After an uninterrupted expanse of orchestration, the top row was swept clean, and she heard Johann’s muted, “Much better that time.” He must have given some permission to dismiss, because soon thereafter came the sound of dozens of soft conversations, the unmistakable click of instrument cases, and the scooting of chairs as the musicians became a wiggling mass of dark suits.
Vada tried again to catch Garrison’s eye, but he was engaged in conversation with the man beside him—a portly, older gentleman, Mr. Pennington, whose jowls quivered with each word. He was probably going on about his glory days playing with the quartet at the Hollenden Hotel. Played for presidents, he did, and Garrison would be kind enough to listen to each word, as if he were hearing it for the first time. Just as well. The prolonged conversation would give her time to freshen up. It was hot up in the balcony, and she sensed a fine sheen of perspiration on her brow, not to mention the trickle down her back.
Once the Bissell was safely stored in the upstairs maintenance closet,  Vada made her way down the steps, eager to have the vast powder room to herself for a quick splash of water on her face, and perhaps a repining of her hair.
“Miss Allenhouse?”
“Oh, Mr. Johann. You startled me.”
He was not a tall man, and he seemed always to be assuming some pose to increase his stature. He stood now at the foot of the stairs, his hands locked behind his back as he rocked on his heels. His hair had both the color and appearance of iron as it sprang, thick and straight, from all parts of his head.
“Did you take the program to the printer?”
“Not yet, Mr. Johann. I haven’t had a chance to proofread—”
“Are we to assume that it will walk itself around the corner?”
“I wanted to be sure there were no errors. I didn’t know if you’d want to make any changes.”
“Changes in what way, Miss Allenhouse?” He looked down at her, though he had to nearly raise himself to his toes to do so. “Is there something in our current repertoire that you find lacking?”
 “No…no, of course not.” She wanted desperately to bring her kerchief up to wipe the sweat from her brow, lest Herr Johann believe it was his pathetic attempt at authority that had her in such a heated state. But no such indignity could ever take place in the presence of one so highly self-esteemed, so she forced a sweet smile. “If you’ve looked it over—”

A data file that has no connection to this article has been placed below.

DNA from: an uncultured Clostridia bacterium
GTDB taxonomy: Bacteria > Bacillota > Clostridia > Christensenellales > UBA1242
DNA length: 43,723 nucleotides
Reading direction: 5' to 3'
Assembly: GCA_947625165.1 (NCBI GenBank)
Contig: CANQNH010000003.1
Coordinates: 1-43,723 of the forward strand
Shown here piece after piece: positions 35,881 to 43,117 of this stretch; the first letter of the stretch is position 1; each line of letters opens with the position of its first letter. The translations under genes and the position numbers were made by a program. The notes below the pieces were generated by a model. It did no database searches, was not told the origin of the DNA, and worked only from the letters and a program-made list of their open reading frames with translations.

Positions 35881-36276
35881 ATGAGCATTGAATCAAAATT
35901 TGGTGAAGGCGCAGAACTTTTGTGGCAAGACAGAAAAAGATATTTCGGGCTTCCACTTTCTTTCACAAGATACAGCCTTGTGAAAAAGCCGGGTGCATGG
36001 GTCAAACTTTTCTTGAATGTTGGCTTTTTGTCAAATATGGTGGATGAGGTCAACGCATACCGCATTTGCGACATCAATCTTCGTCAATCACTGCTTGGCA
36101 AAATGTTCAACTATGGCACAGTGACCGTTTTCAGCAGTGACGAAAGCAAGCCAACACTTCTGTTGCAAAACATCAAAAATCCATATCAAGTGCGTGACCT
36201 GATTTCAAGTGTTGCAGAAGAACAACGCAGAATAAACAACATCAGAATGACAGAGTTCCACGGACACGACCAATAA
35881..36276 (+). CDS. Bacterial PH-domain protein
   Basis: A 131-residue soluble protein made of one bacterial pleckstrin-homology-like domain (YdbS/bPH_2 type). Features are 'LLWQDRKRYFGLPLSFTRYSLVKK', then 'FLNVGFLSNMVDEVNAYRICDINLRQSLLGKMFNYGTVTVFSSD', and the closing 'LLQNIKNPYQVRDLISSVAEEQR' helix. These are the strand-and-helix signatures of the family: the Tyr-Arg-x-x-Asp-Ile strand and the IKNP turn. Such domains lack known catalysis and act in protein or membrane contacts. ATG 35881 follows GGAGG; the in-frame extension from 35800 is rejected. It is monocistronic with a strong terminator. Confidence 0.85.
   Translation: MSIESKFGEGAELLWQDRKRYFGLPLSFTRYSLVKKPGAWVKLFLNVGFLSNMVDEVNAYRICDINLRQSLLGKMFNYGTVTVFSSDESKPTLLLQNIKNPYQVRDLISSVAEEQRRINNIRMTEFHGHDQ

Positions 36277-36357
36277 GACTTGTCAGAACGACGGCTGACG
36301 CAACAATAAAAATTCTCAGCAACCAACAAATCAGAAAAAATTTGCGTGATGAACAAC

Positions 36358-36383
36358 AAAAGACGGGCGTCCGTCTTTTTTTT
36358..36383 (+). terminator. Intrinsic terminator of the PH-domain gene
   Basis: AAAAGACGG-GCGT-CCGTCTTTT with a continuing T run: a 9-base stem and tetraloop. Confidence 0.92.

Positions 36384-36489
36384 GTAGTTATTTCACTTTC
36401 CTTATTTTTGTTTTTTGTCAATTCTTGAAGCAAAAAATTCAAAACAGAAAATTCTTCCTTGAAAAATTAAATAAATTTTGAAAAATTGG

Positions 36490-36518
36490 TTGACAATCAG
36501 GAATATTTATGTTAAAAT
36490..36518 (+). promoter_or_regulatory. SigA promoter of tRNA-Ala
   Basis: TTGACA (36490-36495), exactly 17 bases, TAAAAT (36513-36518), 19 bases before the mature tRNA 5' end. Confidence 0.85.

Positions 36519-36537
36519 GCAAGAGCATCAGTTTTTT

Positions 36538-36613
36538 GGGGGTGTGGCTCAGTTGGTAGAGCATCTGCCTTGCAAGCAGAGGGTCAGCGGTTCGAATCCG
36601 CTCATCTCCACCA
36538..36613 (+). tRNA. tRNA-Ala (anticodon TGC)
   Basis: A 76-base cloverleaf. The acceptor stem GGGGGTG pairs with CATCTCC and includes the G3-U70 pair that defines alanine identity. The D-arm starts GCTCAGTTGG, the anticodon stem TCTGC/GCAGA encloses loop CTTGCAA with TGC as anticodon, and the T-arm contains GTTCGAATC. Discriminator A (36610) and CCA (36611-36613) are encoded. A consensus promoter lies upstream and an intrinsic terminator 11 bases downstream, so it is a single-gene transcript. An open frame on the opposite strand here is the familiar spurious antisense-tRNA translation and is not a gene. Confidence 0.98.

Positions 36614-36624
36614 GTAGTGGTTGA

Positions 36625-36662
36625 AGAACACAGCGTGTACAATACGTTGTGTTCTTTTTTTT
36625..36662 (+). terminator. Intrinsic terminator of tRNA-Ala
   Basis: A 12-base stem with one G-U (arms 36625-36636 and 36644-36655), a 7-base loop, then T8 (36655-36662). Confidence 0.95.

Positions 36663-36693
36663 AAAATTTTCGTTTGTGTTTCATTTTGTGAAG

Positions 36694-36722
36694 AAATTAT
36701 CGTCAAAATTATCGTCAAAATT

“It is my job, now, to verify the program? I am to be both the musical director, the conductor, and the theater secretary?”
The insufferable man made himself taller and taller with each word until Vada was tempted to look down to see if his expensive shoes were still attached to the floral carpet.
She puffed herself up a bit. “I’ll get them to the printer first thing Monday morning.”
“Which means you can assure me they will be ready by Friday night?” She bit the inside of her cheek. “Perhaps the printer is still open. I can take them by this evening on my way home.”
Herr Johann lowered his heels to the floor and gave a curt nod before walking away, his hands still clasped at his back. A peek through the thick double doors showed Garrison had made no progress extracting himself from the conversation with Mr. Pennington, so Vada allowed herself a quick foray into the powder room before making her way to the little office at the back of the theater. Here the faint rays of late afternoon sun stretched through the skylight, allowing her to find the large cream-colored envelope in the middle of her desk. Four sheets of paper in all—the first proudly announcing the debut of the East Cleveland Terrington Community Orchestra, under the leadership of Bertram Johann. The second listed the five pieces to be performed, beginning with Bach’s Brandenburg Concerto no. 5 and culminating in his “Jesu, Joy of Man’s Desiring.”
It was a far cry from the glorious philharmonic that had filled the city with ambitious, masterful performances for as long as Vada could remember. No, the gathering of musicians on this stage was very much a remnant—some carried over from the philharmonic, but most, like her Garrison, just ordinary men who’d once abandoned their instruments to work in small, cramped offices all over the city. Their names were listed on the final pages, followed by small blocks of advertising. After the concert, “Waltz” on into Sherm’s Soda Shoppe, present this program, and receive two chocolate sodas for the price of one! Visit the birthplace of the Viennese Waltz! Let D. S. Walters book your voyage today!
Vada sighed. What she wouldn’t give to take such a journey. To visit all those places she’d dreamed about as a child.
Now, though, she squinted to make out the time on the wall clock. Four forty-five. If she hurried, leaving right now, she should have time to make it to the printer’s before they closed. She rushed out of the office, nearly colliding with Garrison in the hall.
“How did we sound?” Behind his spectacles, bright blue eyes searched for her approval.